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Photographer: B.R. Maslin
Photographer: B.R. Maslin
Photographer: B.R. Maslin
Seed from one herbarium voucher. Scale in mm. Photographer: F. McCallum.
Acacia maitlandii F. Muell., Fragm. 3: 46 (1862)
Maitland's Wattle (preferred common name) and Spiky Wattle
Garrga (Ngarluma and Yindjibarndi) and Jumbingkar or Jumpingkar (Kurrama)
Erect, glabrous shrubs often about 1-2 m but can reach 4 m outside the Pilbara, single-stemmed or with several main stems from the base, typically rather straggly, spindly and openly branched with phyllodes concentrated towards ends of branches, rather bushy in some regrowth situations and in well-watered sites along creeks. Bark grey, thin, smooth. Branchlets red-brown, resinous-viscid (i.e. sticky), lenticellate, scarred where phyllodes have fallen. New shoots light green, resinous (but neither sticky or aromatic). Stipules persistent, erect, minute (0.5-1.5 mm long), often embedded in resin. Phyllodes ±asymmetrically narrowly elliptic to oblong-elliptic or oblong-obovate, (6-) 7-25 (-30) mm long and (1.5-) 2-4 (-5) mm wide, rigid, rather wide-spreading, straight or almost so, flat, slightly shiny, mid-green to dark green; with a single longitudinal nerve on each face, very rarely a faint second nerve parallel to midrib; lateral nerves obscure or absent; gradually or abruptly obliquely narrowed at apex and ending in a slender, very sharp, rigid point. Inflorescences simple, single within axil of phyllodes; peduncles straight, spreading and often exceeding the phyllodes, yellow, (8-) 10-20 (-25) mm long; basal peduncular bracts absent; heads showy, globular, about 9 mm in diameter when fresh, light golden to mid-golden, with 50-60 (-90) densely arranged flowers. Flowers mostly 5-merous; sepals free, linear-spathulate. Pods pendulous, linear to narrowly oblong, rounded over seeds and not or only slightly constricted between them, 2-4.5 (-7.5) cm long, (3-) 4-5 (-10) mm wide, firmly chartaceous to very thinly crustaceous, (dehisced valves break readily upon bending), straight or shallowly to prominently curved (sometimes into an open circle) or irregularly sigmoid, somewhat viscid when young, slightly shiny, brown. Seeds longitudinal in the pods, widely ellipsoid-ovoid to ± globose, 3.5-4.5 mm long, dull (not shiny), dark brown or dark greyish brown to blackish, with (often few) cream-coloured mottlings and a narrow band of cream-coloured tissue bordering the central pleurogram and around the periphery of the seed; funicle thread-like and not expanded into an aril.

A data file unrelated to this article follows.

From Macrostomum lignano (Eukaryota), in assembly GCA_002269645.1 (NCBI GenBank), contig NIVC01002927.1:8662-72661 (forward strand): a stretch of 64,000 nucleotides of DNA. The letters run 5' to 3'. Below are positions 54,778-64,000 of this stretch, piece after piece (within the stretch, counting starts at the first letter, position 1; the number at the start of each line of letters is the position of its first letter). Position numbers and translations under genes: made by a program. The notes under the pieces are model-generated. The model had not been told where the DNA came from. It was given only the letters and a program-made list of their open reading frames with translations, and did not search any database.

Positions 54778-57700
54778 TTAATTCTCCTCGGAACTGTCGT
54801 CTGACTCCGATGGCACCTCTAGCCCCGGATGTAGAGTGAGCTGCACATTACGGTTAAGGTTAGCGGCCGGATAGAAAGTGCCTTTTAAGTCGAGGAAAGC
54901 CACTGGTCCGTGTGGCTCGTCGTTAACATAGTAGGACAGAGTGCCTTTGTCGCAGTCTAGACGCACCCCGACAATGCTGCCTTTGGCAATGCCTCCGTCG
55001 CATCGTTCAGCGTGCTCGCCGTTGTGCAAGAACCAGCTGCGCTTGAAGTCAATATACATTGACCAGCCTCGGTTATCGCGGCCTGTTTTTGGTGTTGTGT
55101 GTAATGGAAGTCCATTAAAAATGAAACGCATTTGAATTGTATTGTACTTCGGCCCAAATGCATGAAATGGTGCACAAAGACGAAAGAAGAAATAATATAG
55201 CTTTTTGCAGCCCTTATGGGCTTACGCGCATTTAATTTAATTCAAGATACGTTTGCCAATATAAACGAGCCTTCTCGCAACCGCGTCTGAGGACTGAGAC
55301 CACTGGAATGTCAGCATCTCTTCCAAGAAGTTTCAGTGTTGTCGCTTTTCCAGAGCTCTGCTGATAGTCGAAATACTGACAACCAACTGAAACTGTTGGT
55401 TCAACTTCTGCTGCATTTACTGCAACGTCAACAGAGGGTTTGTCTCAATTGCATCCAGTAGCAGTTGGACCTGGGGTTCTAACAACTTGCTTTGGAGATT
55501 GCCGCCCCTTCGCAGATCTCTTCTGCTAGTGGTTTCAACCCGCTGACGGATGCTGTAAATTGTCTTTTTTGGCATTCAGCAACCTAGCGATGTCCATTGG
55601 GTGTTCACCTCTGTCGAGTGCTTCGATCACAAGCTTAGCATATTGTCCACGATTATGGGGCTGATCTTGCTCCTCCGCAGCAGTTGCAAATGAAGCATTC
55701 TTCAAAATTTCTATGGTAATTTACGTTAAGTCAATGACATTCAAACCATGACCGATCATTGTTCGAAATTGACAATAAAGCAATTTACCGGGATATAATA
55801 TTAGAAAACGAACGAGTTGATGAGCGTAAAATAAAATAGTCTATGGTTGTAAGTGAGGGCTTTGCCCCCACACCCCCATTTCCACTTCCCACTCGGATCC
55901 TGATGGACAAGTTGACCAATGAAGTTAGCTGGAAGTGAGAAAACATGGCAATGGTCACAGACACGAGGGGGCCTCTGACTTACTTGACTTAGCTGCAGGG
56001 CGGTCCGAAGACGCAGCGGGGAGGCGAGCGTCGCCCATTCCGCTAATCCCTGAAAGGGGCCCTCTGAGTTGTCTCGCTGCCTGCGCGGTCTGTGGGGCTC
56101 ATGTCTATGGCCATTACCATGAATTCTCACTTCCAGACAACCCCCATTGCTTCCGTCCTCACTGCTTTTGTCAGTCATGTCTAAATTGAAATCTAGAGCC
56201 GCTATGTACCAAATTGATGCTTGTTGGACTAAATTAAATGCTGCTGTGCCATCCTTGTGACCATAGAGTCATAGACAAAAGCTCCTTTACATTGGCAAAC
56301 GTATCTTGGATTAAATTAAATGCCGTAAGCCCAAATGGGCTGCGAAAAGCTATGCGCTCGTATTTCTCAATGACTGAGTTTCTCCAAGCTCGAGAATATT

Erect, glabrous, openly branched shrubs. Branchlets red-brown, resinous-viscid, scarred where phyllodes have fallen, lenticellate. Stipules persistent, minute (0.5-1.5 mm long), erect, often embedded in resin. Phyllodes small (mostly 7-25 x 2-4 mm), wide-spreading, 1-nerved, very sharp-pointed. Inflorescences simple; peduncles long (mostly 10-20 mm, often exceeding the phyllodes); heads globular, golden, densely many-flowered (mostly 50-60). Pods papery. Seeds slightly mottled, funicle thread-like and not expanded into an aril.